Eosinophil-derived IL-10 supports chronic nematode infection

Lu Huang, Nebiat G. Gebreselassie, Lucille F. Gagliardo, Maura C. Ruyechan, Nancy A. Lee, James J. Lee, Judith A. Appleton

Research output: Contribution to journalArticle

40 Scopus citations

Abstract

Eosinophilia is a feature of the host immune response that distinguishes parasitic worms from other pathogens, yet a discrete function for eosinophils in worm infection has been elusive. The aim of this study was to clarify the mechanism(s) underlying the striking and unexpected observation that eosinophils protect intracellular, muscle-stage Trichinella spiralis larvae against NO-mediated killing. Our findings indicate that eosinophils are specifically recruited to sites of infection at the earliest stage of muscle infection, consistent with a local response to injury. Early recruitment is essential for larval survival. By producing IL-10 at the initiation of infection, eosinophils expand IL-10+ myeloid dendritic cells and CD4+ IL-10+ T lymphocytes that inhibit inducible NO synthase (iNOS) expression and protect intracellular larvae. The results document a novel immunoregulatory function of eosinophils in helminth infection, in which eosinophil-derived IL-10 drives immune responses that eventually limit local NO production. In this way, the parasite co-opts an immune response in a way that enhances its own survival.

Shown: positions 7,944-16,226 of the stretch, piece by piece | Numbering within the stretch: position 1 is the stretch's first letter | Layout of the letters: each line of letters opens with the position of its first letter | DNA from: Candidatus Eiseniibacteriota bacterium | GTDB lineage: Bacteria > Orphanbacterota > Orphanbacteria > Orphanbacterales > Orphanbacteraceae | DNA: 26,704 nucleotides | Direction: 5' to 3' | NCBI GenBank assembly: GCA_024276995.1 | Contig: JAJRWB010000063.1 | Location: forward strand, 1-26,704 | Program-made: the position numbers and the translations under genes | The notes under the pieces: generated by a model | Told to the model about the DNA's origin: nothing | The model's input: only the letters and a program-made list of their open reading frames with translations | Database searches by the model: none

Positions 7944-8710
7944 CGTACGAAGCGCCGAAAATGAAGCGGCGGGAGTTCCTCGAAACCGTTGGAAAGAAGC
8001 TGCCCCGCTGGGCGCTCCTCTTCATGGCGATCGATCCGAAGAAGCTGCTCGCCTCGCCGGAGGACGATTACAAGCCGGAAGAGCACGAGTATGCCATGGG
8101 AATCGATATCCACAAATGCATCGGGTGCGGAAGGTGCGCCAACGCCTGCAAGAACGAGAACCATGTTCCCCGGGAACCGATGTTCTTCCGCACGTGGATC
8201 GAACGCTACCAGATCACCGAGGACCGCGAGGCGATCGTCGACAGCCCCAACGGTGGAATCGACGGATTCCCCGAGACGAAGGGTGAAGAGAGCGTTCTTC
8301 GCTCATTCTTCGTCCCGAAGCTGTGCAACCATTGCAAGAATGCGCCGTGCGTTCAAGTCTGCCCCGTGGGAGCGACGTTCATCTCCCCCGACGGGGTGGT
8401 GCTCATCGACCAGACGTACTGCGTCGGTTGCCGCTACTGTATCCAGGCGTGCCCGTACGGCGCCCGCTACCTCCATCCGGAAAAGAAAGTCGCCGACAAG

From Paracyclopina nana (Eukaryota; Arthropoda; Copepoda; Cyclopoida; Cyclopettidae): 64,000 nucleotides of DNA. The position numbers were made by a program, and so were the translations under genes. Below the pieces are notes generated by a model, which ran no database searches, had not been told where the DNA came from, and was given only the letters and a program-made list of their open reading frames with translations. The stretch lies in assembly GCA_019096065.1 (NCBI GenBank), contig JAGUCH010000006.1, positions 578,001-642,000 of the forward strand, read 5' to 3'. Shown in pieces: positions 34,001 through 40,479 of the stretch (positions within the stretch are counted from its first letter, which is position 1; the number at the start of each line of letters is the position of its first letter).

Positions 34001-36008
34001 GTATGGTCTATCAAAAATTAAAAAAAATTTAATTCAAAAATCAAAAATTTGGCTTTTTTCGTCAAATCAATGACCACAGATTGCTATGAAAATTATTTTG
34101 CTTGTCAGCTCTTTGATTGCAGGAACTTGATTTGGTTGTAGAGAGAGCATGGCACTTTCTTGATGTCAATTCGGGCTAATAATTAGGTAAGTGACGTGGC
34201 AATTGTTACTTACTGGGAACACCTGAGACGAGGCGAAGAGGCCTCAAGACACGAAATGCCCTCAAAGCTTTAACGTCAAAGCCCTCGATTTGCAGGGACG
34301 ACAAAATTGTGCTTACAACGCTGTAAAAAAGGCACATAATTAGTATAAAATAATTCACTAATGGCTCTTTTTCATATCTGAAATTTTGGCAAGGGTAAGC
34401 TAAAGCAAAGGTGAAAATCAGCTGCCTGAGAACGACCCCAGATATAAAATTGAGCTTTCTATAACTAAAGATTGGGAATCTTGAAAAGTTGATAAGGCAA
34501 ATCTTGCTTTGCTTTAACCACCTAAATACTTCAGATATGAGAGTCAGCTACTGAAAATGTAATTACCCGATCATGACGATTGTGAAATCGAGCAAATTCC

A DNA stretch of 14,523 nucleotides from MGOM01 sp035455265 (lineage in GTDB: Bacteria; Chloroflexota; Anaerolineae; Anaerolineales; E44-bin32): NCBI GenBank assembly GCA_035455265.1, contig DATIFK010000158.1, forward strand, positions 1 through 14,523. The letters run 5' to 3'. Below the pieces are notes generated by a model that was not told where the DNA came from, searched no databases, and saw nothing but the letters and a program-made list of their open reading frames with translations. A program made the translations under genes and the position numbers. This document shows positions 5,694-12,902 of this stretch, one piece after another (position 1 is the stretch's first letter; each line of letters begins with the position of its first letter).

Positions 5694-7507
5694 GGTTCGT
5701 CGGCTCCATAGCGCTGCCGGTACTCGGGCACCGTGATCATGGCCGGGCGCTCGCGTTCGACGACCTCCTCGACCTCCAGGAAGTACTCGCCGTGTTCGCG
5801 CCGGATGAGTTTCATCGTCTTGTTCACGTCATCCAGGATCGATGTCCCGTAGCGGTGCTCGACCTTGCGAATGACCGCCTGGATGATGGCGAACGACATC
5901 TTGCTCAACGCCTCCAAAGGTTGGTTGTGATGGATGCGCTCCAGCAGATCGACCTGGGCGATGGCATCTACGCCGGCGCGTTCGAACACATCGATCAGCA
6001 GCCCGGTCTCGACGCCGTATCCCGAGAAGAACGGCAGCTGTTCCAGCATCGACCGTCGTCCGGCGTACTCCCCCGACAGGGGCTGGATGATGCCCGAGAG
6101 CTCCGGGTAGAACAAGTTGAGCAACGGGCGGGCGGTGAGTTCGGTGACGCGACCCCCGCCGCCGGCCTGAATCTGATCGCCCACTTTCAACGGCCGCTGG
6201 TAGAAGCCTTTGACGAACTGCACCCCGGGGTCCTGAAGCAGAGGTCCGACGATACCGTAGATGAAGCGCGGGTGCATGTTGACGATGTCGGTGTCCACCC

Original languageEnglish (US)
Pages (from-to)4178-4187
Number of pages10
JournalJournal of Immunology
Volume193
Issue number8
DOIs
StatePublished - Oct 15 2014

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ASJC Scopus subject areas

  • Immunology and Allergy
  • Immunology

Cite this

Huang, L., Gebreselassie, N. G., Gagliardo, L. F., Ruyechan, M. C., Lee, N. A., Lee, J. J., & Appleton, J. A. (2014). Eosinophil-derived IL-10 supports chronic nematode infection. Journal of Immunology, 193(8), 4178-4187. https://doi.org/10.4049/jimmunol.1400852